The problem is: where would that good law come from absent an already well-formed, virtuous people?” In response,
Rousseau introduces the enigmatic figure of the lawgiver, who is taken by many of his readers (Benhabib, 1994; Con-
nolly, 1995) to “solve”the paradox by standing in as a “good man before good law,” enabling the emergent people-to-be
to inhabit the standpoint of generality and thereby grasp the fundamental principles of democratic lawmaking (Honig,
2007, p. 3). Honig, however, discerns a different lesson: rather than solving the paradox, the lawgiver might be better
understood as “marking” the heteronomic conditions that always enable the appearance of popular autonomy. Even
as he seems to secure one democratic good (good law), his very presence undermines another (collective autonomy),
and Honig persuasively argues that this bears important consequences for contemporary democratic theory.
However, whether or not the lawgiver is said to succeed—indeed, whether or not the very notion of his “success”
is an intelligible proposition—it is nevertheless apparent that Rousseau’s various readers seem to converge in under-
standing the terms of his paradox to chiefly concern the normative foundations of democratic authority. To be sure,
this is a central issue both in Rousseau’s text and for democratic theory more broadly. But reducing the paradox to the
question of self-authorization leaves unaddressed a related yet distinct set of concerns also raised in the text, which I
call the paradox of popular agency: the puzzle of how a heterogenous “multitude”might organize itself into a collectivity
capable of purposeful action. As will become clear, shifting interpretive emphasis to the paradox of popular agency
raises unique normative and practical questions regarding the lawgiver’s intervention.
Just before introducing the lawgiver,Rousseau for the first time explains the problem that calls for his intervention,
in another passage that has become a touchstone for democratic theorists: “how can a blind multitude, which often
does not know what it wants, because it seldom knows what is good for it, undertake by itself an enterprise as vast
and difficult as a system of legislation?” (Rousseau, 1968, p. 83). Notice the terms of the problem presented here are
slightly different from the chicken-or-egg paradox presented by Honig. In each instance, the lawgiver is depicted as
a pedagogical figure—he is called on to elevate the people’s self-awareness and lead them to comport themselves in
a manner appropriate to their undertaking. But the issue in this passage is not unambiguously one that concerns the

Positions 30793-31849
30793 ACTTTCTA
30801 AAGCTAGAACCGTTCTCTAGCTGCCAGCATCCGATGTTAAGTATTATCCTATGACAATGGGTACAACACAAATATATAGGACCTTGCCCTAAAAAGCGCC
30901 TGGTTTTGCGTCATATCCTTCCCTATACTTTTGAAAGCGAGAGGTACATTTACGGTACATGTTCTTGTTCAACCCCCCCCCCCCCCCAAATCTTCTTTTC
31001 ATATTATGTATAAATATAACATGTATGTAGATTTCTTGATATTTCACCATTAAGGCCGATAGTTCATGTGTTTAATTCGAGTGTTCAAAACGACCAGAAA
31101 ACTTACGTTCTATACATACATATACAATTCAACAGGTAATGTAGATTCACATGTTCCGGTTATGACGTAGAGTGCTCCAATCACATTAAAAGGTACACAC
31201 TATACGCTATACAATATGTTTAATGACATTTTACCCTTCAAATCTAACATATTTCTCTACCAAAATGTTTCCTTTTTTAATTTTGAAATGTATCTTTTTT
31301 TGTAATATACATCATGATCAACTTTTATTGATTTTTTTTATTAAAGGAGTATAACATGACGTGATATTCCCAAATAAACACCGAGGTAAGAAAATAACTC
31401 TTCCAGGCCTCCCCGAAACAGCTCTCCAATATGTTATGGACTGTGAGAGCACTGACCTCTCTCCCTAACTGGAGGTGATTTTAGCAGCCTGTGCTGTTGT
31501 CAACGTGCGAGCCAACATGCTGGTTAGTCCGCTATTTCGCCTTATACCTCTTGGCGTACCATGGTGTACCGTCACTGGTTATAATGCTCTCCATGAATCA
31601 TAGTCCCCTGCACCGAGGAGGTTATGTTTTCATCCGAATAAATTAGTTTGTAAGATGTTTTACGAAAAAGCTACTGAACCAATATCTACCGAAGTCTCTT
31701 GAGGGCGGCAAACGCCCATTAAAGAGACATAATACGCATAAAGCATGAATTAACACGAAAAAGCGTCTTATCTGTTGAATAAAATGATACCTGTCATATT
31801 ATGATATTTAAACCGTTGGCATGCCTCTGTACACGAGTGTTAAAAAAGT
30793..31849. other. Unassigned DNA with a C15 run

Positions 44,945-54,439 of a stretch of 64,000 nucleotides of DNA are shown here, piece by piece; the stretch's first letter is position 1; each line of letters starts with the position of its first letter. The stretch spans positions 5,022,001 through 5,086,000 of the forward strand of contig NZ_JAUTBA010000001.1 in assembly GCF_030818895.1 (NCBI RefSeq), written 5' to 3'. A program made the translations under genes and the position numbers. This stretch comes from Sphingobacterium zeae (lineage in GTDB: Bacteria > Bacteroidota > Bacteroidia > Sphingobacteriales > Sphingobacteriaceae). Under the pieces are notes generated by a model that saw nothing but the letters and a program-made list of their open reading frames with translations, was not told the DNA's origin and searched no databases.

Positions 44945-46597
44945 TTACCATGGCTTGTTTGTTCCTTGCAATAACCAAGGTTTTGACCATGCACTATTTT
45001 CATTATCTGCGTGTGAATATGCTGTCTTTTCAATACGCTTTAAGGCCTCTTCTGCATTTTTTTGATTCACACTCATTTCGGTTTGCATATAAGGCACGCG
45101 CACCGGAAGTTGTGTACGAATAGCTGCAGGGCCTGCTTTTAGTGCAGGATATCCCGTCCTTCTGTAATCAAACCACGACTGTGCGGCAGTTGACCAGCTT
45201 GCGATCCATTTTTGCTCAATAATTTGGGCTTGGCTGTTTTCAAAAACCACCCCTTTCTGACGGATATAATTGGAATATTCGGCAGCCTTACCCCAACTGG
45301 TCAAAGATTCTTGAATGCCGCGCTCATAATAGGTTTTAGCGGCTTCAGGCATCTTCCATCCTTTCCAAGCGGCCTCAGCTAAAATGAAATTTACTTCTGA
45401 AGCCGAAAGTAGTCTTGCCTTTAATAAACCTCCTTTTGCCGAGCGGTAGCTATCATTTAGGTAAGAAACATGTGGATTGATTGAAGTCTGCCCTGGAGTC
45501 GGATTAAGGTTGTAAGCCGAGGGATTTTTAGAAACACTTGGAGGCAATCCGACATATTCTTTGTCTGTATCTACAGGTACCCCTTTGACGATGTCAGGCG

normative validity of the law. It concerns agency and coordination. On their own, the people lack the capacity to act on
the basis of common purpose. Thus, the task of laying down the fundamental laws that will structure the polity—a task
described by Rousseau as “vast” and “difficult”—appears to be a nigh-impossible feat from a practical point of view. It
necessitates the support of an intervening power: the lawgiver.
The practical dimension of the problem is even more clearly suggested in the questions Rousseau poses preceding
the one analyzed above: “The right of laying down the rules of society belongs only to those who form the society; but
how can they exercise it? Is it to be by common agreement, by sudden inspiration? Has the body politic an organ to
declare its will? Who is to give it the foresight necessary to formulate enactments and proclaim them in advance, and
how is it to announce them in the hour of need?” (Rousseau, 1968, p. 83). The people, absent an institutional frame-
work for collective will-formation, lack the ability to coordinate about how to decide fundamental questions. They
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may possess the right to legislate but require support to effectively navigate the practical conundrums associated with
how to exercise this right—how to, as Rousseau puts it, “formulate,” “declare,” and “announce” their will. The lawgiver
is thus called on to bestow them with the requisite “foresight”—a practical, rather than strictly moral, capacity. In the
absence of the appropriate enabling conditions, Rousseau suggests that the people must turn to an external figure to
mediate their agency, transforming them from a people-in-itself into a people-for-itself.
How does the lawgiver enable the people to overcome this practical problem? What is it that his presence is
supposed to deliver? There are, roughly speaking, two different ways we might understand the lawgiver’s interven-
tion here. I introduce these different readings not to resolve the interpretive controversies that commonly bedevil
Rousseau’s text—indeed, I do not defend either one as the “correct”reading. My aim is admittedly instrumental: I intro-
duce the two alternatives to schematically lay out two distinct responses to the paradox of popular agency. The first
approach, which I call the representational model, depicts the lawgiver as engaged in an act of political representa-
tion (e.g., Inston, 2010; Vieira, 2015). This reading foregrounds Rousseau’s intellectual debt to Thomas Hobbes. The
connection between Rousseau and Hobbes is well-established in the literature, particularly with respect to the con-
cept of sovereignty (Douglass, 2015; Garsten, 2009; Steinberger, 2008;Tuck,2016). In Leviathan, Hobbes put forth a